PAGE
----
Apollo Applications Program: Lunar Module Relay Experiment Laboratory (1966)

Artist's impression of Syncom 2. Image credit: NASA.
In October 1945, space advocate and author Arthur C. Clarke published a bold proposal in the pages of the popular British radio magazine Wireless World. He first explained that the speed of an object orbiting 35,786 kilometers above Earth's equator would match — that is, be synchronous with — Earth's equatorial rotation speed. From the perspective of people on Earth, such an object would appear to hover over one spot on the equator.

Clarke then proposed a network of three such Geosynchronous Earth Orbit (GEO) satellites spaced equidistantly along the equator. These would, he wrote, be well placed to relay radio signals all over the world.

By most accounts, his proposal was not taken seriously. German V-2 missiles had demonstrated that large rockets needed to launch satellites were possible; however, most people with an interest in radio communication saw his GEO radio-relay network as a project for the far future. Everyone else, of course, paid no attention whatsoever.

Less than 20 years later (26 July 1963), NASA launched drum-shaped Syncom 2 (image at top of post). Through a series of careful maneuvers, the Hughes Aircraft Company-built satellite reached a 35,786-kilometer-high orbit inclined 33° relative to Earth's equator on 16 August 1963.

In its inclined synchronous orbit, 68-kilogram Syncom 2 oscillated daily along a 66°-long path centered over a spot on the equator at 55° west longitude. This took it over the North Atlantic and Brazil, enabling test transmissions between North America, Europe, South America, and Africa.

A year later (19 August 1964), NASA launched Syncom 3 to a point directly over the equator, making it the world's first geostationary comsat. From its mid-Pacific position at the intersection of the equator and the International Date Line, Syncom 3 was well placed to relay TV signals from the 1964 Tokyo Olympic Games to North America.

On 6 April 1965, NASA launched Intelsat I, the first commercial GEO comsat. Nicknamed "Early Bird" by the international consortium that funded it, Syncom-derived Intelsat I remained operational until January 1969. It was turned on again briefly in July 1969 to relay signals from Apollo 11, the first piloted lunar landing mission.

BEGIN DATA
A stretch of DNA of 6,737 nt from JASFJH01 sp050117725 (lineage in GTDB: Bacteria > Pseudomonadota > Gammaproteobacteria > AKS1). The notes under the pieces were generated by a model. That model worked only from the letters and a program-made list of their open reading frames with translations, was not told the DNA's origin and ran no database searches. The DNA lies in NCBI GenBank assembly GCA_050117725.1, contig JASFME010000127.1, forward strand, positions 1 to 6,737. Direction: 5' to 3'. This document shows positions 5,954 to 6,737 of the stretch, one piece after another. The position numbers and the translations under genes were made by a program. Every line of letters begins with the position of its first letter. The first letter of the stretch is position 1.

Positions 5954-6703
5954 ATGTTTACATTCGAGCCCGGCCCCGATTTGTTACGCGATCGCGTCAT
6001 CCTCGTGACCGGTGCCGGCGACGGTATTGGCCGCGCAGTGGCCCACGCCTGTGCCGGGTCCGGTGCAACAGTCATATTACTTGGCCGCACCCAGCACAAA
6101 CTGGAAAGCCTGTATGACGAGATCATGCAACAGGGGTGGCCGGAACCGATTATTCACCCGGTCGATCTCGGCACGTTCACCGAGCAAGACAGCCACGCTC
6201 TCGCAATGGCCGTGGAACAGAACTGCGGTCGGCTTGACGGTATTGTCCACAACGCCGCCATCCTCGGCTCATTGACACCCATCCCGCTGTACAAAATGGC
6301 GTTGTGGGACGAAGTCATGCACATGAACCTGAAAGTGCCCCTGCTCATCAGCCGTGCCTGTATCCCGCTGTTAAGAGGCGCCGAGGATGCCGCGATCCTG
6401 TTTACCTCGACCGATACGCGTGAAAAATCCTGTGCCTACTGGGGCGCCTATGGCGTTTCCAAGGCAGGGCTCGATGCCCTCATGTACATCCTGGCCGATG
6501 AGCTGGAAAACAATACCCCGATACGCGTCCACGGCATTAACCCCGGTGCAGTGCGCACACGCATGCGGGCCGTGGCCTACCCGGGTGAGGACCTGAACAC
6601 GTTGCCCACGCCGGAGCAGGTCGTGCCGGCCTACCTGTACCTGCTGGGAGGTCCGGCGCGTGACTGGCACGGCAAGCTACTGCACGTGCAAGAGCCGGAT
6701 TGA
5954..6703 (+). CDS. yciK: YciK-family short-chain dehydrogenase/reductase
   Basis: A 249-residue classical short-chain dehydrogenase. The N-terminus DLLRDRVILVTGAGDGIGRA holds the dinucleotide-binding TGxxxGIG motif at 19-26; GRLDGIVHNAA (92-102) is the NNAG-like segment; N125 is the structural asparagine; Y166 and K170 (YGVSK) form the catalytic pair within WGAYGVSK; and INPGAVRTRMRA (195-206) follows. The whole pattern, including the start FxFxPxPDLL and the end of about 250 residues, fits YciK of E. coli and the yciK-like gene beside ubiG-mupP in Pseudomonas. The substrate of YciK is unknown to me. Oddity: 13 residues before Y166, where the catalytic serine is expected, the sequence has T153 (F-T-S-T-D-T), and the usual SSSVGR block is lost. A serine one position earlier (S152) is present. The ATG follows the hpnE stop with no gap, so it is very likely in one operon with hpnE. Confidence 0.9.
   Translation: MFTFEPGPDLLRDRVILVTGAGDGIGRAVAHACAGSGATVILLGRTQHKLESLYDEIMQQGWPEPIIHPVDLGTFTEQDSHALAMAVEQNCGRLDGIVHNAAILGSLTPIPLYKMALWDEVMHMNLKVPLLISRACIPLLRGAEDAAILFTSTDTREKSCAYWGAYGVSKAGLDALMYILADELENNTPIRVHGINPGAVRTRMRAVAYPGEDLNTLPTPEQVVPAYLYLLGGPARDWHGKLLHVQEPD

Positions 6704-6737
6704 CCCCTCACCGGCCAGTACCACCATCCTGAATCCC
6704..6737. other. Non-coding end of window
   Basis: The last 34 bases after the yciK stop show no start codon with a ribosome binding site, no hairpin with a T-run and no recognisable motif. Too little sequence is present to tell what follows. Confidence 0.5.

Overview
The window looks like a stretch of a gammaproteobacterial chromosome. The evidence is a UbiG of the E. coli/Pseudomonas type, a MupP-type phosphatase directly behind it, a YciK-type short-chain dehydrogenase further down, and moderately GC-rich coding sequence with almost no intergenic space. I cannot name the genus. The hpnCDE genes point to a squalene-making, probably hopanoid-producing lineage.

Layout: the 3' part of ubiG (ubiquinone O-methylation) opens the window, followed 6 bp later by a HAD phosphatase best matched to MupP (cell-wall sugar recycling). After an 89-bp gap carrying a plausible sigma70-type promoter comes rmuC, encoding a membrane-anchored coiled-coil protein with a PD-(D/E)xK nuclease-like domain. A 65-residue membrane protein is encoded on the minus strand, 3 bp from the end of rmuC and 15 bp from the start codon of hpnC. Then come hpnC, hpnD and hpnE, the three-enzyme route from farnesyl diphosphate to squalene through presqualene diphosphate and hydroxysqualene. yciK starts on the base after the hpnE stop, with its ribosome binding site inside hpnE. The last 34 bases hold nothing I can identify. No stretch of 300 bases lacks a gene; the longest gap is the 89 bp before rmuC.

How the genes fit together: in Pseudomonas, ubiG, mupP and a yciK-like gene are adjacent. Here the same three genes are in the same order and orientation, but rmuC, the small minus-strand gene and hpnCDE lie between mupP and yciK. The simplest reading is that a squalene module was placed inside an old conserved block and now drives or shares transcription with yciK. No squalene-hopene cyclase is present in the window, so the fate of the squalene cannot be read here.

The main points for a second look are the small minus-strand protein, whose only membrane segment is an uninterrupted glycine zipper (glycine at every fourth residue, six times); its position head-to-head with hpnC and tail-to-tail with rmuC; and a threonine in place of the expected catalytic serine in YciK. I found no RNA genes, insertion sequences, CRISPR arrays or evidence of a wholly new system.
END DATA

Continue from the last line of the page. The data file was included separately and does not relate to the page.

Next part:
A year after the Intelsat I launch, Samuel Fordyce of the NASA Headquarters Office of Manned Space Flight (OMSF) circulated a memorandum in which he proposed that an Apollo Lunar Module (LM) be outfitted as a radio communications "space lab," and launched to GEO altitude. He called the modified LM the LM Relay Experiment Laboratory (LM REL).

A 1966 Lockheed proposal for a Lunar Module-derived radio experiment laboratory in the Apollo Applications Program.
Fordyce suggested that the LM REL's development and operation should occur within NASA's new Apollo Applications Program (AAP). Begun formally in August 1965, AAP aimed to apply spacecraft and technologies developed for Apollo lunar missions to new space missions of direct benefit to people on Earth.

The LM REL would be "visited periodically by crews to replenish, repair, install, initiate[,] and operate a variety of experiments," Fordyce wrote. Some of these experiments would "test the capability of a [GEO] relay to replace the aircraft, ships, and certain of the 30[-foot-diameter] antenna ground stations of the Manned Space Flight Network (MSFN)," he added.

Fordyce explained that, during Apollo missions, eight specially instrumented KC-135 aircraft, five tracking ships, and eleven 30-foot-diameter dish antennas would be needed to continuously link the Apollo spacecraft and the Mission Control Center in Houston, Texas. If a GEO communication satellite network replaced much of the MSFN, he wrote, then the result could be a "significant [cost] savings for NASA."

The "continuous contact capability" the GEO satellite network would provide would be especially valuable for missions in low-Earth orbit, Fordyce continued. Such missions spend only a few minutes above the horizon as viewed from any one Earth-surface antenna. Relaying transmissions from LEO spacecraft via GEO satellites would, he wrote, "permit greater flexibility in [spaceflight] operations by relaxing requirements to conduct difficult maneuvers [such as dockings and mission aborts] over instrumented sites."

Fordyce proposed two methods for placing the LM REL into its operational orbit (a Syncom 2-type synchronous orbit inclined 13.2° relative to Earth's equator). Both would see the LM REL launched with an Apollo Command and Service Module (CSM) spacecraft bearing a crew of three.